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Object Oriented Program Design 110 Assignment Specification Final Assignment Submission: 12.

00 midday, 3/6/2013 This assignment contains three sections: 1. The assignment specification. 2. Appendix A: The assignment cover page template. Assignments submitted without the completed cover sheet will not be marked. 3. Appendix B: A description of java code which allows you to get the current date and time from the system. 4. Appendix C: A proposed time schedule for successful assignment completion. Logistics This is not an assignment which can be put aside until a few days before it is due. You are required to perform assignment based tasks on a weekly basis. Your final mark will be directly coupled to: Your ability to ensure that progress on the assignment is made every week and that the weekly reading tasks are successfully completed. Your ability to communicate and to read and comprehend text based material. Your ability to demonstrate an understanding of how to design, implement and test an object oriented software application. Your ability to pro-actively seek assistance when required. Marking Strategy. The Pseudo code algorithm and Java implementation will be marked. The marks for your reading interviews will then be converted to a weighting in the range 0.0 to 1.0. This weighting will then be applied to the mark calculated from marking your pseudo code and Java code. The result is your assignment mark. You will be interviewed on the first eight chapters of the pdf file text book in the practicals occurring in the weeks indicated in the schedule contained in the unit outline. Please keep checking this timetable so that you are aware of when the reading interviews will occur. If you miss your practical in a week which has reading interviews then contact me immediately for an alternative. Note immediately means the second you realise you have missed your interview not three weeks later. Submission Requirements The assignment must be handed in in printed (not handwritten) form. Electronic copies of all assignment documents must be kept in your Curtin user account. The assignment cover sheet should follow the template provided in appendix A and all the information specified must be supplied and be correct. You must also sign the declaration on the cover sheet. Failure to conform to these requirements will result in your assignment not be accepted and marked. Each assignment submission should be made in hard copy form and should contain: A completed cover page (as specified in appendix A). A complete set of pseudo code and Java for the algorithms and code implementation for the software. Note the Java code must be compliant with the Dept of Computing Java coding standard (available from Blackboard) and must be fully documented. The Java code must be a valid implementation of your supplied pseudo code.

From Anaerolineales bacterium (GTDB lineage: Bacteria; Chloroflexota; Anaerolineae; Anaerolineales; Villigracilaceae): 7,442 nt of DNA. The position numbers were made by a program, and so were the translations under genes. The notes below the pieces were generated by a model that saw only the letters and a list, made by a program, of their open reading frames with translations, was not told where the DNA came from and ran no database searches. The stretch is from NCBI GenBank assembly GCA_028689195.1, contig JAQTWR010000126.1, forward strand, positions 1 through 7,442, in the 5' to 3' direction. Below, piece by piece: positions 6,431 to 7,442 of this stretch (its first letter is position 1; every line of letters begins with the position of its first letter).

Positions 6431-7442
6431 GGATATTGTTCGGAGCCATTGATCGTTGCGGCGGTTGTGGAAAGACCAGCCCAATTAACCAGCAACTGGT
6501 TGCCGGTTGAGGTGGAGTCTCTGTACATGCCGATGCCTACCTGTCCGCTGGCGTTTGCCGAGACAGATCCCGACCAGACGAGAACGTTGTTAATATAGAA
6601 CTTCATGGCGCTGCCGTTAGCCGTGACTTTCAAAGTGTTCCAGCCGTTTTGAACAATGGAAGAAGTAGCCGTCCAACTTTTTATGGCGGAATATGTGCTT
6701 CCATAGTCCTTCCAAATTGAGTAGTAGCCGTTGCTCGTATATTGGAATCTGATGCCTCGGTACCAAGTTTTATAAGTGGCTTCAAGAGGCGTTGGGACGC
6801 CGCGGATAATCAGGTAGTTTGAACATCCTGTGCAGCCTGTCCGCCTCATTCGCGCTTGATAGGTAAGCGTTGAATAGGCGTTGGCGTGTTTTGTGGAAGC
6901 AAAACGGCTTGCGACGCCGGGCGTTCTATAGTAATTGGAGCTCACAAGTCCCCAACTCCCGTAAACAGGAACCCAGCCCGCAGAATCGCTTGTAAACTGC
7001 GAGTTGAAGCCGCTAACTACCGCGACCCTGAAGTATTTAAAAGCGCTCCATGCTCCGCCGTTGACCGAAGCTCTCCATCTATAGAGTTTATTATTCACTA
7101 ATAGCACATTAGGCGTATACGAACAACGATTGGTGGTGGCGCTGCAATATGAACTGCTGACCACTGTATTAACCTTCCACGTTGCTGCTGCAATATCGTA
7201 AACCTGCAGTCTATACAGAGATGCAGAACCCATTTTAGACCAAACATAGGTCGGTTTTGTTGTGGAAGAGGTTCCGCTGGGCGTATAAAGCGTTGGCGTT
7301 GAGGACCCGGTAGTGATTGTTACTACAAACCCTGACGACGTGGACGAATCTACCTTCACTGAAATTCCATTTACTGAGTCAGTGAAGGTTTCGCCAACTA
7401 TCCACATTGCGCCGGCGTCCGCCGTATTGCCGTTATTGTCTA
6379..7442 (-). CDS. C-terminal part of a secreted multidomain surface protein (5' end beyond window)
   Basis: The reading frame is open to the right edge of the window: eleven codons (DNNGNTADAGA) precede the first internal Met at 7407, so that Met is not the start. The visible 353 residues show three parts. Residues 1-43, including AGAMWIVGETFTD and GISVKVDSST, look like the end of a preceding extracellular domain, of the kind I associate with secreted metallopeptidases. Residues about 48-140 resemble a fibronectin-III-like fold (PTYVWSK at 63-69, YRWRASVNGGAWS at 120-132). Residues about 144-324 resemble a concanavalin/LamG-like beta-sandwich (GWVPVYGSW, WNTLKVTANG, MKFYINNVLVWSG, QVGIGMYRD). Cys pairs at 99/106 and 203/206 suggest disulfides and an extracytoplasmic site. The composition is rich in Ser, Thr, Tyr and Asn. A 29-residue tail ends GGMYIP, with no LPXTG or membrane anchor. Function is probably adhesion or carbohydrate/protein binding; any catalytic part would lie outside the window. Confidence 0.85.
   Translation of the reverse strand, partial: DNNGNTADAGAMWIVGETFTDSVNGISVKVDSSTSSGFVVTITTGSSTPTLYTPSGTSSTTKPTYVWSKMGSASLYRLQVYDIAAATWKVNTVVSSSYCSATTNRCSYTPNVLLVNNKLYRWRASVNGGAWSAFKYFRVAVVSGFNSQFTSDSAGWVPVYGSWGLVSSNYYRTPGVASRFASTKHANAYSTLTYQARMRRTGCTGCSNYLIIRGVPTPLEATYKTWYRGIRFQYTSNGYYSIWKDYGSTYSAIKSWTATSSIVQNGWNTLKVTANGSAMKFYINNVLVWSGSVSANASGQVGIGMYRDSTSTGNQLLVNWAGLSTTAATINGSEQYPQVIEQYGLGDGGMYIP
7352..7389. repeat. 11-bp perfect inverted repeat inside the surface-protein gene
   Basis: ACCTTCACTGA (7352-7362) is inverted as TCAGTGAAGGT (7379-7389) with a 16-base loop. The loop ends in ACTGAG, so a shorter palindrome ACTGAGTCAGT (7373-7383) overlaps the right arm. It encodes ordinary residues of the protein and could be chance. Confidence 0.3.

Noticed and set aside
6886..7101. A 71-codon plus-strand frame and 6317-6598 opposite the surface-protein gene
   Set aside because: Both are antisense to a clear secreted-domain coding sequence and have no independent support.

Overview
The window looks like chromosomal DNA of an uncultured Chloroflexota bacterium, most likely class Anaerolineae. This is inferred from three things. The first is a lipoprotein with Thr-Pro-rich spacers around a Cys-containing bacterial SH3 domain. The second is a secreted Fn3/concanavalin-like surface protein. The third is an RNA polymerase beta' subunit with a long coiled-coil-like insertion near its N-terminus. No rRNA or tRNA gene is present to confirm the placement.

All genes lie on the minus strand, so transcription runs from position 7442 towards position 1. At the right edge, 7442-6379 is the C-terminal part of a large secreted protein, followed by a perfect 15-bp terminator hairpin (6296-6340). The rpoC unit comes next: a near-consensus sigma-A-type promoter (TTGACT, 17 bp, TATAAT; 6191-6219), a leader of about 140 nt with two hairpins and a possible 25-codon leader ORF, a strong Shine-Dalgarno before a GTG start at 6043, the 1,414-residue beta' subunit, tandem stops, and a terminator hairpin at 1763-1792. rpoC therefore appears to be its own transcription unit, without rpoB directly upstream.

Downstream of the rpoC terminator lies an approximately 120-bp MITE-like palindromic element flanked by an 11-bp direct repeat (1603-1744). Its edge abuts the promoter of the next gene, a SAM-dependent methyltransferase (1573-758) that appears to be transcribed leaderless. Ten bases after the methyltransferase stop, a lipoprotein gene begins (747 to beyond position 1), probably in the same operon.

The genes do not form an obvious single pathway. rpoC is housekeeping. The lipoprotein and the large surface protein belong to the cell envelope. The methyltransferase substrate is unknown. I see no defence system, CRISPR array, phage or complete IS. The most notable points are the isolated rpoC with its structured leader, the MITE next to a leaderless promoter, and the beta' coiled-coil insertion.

Java API Java comes with a fairly impressive library of classes which, for a developer, is incredibly useful. Unfortunately this makes an assignment in a unit such as OOPD110 very difficult because most tasks can be done via this library. For this reason you may not use any of the Java API classes other than: Those already used in the worksheets (e.g. System.out) Those mentioned in Appendix B. You are also not permitted to use arrays in your solution. You may also use the ConsoleInput class as you have been in your practicals. For the purposes of this assignment you may assume that when inputting a filename that the name consists of a collection of alphanumeric characters, followed by a period, followed by 1 or more alphanumeric characters. This means you can use the ConsoleInput.readWord method for this task. Software Description. A Caesar Cypher is one where each alphanumeric character in a body of text is shifted a fixed number of places to the left or right. The shift is circular so that if 'A' is shifted two to the left it becomes 'Y'. Similarly for lower case and digits (e.g. if '8' is shifted three to the right it becomes '1'. Characters which are not a letter or a digit are left untouched. You need to design in pseudo code and implement in Java an application which: Displays a menu allowing the user to choose from 1) encoding a file, 2) decoding a file and 3) quitting the program. The input should be an integer in the range 1 to 3. If encoding is chosen then the algorithm should prompt for an input file name and an output filename and then read each character from the input file, use the Caesar Cypher technique to encode it and then write it to the output file. Only alphanumeric characters should be shifted. See the section below for how to calculate the shift value. To encode the shift is a left shift. If decoding is chosen then the algorithm should prompt for an input file name and an output filename and then read each character from the input file, use the Caesar cypher process to decode it and then write it to the output file. Only alphanumeric characters should be shifted. See the section below for how to calculate the shift value. To decode the shift is a right shift. A time stamp should be printed on the first line of files containing encoded data. This should be of the format below: hour,minute,day,month,year There should not be any blank spaces on this line and each value should consist of the required number of digits. For example: 9,54,3,6,2013 represents a time stamp of 9.54am on June 3rd 2013. 15,5,25,10,2013 represents a time stamp of 3.05 pm on October 25th 2013. When decoding the file the time stamp should be read from the input file and displayed to